One of the most important social developments of our time is the recent rise in age at first marriage, which now stands at 27 for women and 29 for men--a historic high. Delayed marriage in America has helped to bring the divorce rate down since 1980 and increased the economic fortunes of college-educated women, according to Knot Yet: The Benefits and Costs of Delayed Marriage in America, a new report from the National Campaign to Prevent Teen and Unplanned Pregnancy, the National Marriage Project at the University of Virginia, and the RELATE Institute. But another important consequence of delayed marriage is that most Americans without college degrees now have their first child before they marry. By contrast, the vast majority of college-educated men and women still put childbearing after marriage. Knot Yet explores the causes and consequences of this revolution in family life, especially the ways that delayed marriage is connected to the welfare of twentysomethings, their children, and the nation as a whole. (Author abstract)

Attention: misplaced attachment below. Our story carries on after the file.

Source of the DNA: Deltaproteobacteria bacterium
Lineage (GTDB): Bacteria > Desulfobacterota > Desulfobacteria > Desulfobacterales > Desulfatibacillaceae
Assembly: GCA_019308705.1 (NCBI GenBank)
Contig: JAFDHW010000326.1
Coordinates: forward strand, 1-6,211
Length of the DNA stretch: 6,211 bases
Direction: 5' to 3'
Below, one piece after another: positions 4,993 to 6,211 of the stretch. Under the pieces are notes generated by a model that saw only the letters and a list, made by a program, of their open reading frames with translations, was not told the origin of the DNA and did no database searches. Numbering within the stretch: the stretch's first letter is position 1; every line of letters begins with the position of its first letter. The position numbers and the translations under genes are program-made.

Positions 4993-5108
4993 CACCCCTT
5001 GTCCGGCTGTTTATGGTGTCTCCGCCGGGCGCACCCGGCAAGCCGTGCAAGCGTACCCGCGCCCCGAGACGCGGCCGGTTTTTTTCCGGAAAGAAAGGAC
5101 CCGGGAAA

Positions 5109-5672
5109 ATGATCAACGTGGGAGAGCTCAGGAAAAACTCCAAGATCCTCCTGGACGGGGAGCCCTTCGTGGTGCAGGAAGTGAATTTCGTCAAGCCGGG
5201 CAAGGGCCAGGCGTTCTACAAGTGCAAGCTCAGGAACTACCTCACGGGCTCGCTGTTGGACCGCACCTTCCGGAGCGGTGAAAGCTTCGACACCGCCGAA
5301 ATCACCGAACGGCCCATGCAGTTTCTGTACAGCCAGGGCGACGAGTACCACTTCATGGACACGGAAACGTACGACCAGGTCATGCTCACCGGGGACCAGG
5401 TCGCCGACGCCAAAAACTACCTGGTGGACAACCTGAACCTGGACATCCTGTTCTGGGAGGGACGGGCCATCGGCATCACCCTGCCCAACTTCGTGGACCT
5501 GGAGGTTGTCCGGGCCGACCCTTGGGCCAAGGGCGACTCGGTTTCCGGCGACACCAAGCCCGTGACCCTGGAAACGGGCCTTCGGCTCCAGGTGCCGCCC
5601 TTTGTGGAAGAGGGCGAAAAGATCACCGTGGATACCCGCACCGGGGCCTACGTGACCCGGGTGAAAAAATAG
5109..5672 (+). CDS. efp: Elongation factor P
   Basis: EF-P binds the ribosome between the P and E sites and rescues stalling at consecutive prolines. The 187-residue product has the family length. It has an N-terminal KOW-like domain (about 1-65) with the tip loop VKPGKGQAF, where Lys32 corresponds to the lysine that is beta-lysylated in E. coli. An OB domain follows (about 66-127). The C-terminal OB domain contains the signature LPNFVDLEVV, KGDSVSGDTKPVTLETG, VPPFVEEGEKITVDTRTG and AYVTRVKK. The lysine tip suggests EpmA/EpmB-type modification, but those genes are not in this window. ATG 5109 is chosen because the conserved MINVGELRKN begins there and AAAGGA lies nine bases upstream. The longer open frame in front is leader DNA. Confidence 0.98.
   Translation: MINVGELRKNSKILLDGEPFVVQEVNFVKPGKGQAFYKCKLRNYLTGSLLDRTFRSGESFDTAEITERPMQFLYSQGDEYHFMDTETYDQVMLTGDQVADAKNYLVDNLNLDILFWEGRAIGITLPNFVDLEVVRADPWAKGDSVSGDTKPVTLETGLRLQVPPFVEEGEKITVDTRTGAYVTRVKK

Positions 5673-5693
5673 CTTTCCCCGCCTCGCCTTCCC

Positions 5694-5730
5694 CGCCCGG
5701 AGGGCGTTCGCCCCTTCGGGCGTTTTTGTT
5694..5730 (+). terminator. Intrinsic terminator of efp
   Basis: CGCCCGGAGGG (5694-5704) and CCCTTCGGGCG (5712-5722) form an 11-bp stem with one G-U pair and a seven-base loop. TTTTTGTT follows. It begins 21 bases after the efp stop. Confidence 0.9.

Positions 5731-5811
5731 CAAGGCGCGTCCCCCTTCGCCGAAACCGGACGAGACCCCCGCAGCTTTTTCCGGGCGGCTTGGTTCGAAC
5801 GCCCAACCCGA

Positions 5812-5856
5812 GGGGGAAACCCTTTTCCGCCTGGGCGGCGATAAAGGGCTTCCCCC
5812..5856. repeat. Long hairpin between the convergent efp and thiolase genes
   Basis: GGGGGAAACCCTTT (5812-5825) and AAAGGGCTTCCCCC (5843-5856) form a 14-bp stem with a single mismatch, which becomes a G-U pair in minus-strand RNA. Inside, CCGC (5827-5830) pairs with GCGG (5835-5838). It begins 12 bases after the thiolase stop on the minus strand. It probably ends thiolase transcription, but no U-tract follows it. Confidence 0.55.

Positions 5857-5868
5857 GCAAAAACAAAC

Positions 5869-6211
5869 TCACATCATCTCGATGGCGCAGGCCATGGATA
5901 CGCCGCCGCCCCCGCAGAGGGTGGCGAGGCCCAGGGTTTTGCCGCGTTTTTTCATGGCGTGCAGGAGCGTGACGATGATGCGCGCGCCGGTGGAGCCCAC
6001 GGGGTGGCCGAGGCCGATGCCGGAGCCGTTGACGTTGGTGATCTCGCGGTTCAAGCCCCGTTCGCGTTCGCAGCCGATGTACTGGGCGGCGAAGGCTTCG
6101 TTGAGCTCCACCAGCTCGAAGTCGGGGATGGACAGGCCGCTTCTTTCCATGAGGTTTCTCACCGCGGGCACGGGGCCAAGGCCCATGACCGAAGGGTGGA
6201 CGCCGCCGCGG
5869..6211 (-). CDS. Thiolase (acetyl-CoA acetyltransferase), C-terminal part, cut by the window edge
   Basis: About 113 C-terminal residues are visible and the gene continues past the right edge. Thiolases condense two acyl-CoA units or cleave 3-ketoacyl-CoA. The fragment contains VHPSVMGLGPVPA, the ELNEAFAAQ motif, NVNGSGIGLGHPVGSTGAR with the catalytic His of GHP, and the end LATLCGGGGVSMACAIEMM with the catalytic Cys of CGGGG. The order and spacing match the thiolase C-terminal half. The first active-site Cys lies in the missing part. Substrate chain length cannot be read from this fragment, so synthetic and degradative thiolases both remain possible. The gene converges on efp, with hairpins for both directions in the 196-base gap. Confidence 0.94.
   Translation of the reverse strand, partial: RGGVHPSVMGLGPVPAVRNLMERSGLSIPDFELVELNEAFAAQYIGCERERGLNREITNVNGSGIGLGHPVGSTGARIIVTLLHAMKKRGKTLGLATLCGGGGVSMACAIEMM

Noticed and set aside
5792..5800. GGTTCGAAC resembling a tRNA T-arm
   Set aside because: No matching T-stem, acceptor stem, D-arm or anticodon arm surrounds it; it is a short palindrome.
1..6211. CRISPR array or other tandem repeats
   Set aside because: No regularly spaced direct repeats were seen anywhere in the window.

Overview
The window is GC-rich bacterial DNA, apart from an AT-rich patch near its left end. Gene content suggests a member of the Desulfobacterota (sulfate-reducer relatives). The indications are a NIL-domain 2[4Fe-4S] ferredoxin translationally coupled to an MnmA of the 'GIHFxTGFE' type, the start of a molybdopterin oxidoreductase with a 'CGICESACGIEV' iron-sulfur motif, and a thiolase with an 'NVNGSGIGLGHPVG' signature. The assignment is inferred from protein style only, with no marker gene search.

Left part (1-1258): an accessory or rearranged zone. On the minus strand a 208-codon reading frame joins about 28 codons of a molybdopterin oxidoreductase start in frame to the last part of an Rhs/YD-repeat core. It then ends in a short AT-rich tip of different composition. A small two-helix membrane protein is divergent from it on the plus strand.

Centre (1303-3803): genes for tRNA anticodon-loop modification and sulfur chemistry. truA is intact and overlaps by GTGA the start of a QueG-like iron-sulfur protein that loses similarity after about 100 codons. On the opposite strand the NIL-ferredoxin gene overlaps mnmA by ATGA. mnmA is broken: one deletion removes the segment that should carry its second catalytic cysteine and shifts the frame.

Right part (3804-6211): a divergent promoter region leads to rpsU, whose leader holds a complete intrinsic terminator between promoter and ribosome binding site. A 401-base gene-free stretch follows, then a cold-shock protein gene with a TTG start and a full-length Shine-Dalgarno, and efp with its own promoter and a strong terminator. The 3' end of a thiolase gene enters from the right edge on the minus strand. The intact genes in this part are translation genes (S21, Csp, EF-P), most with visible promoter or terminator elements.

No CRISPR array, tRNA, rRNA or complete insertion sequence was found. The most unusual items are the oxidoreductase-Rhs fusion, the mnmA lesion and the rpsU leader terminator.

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Knot Yet: The Benefits and Costs of Delayed Marriage In America.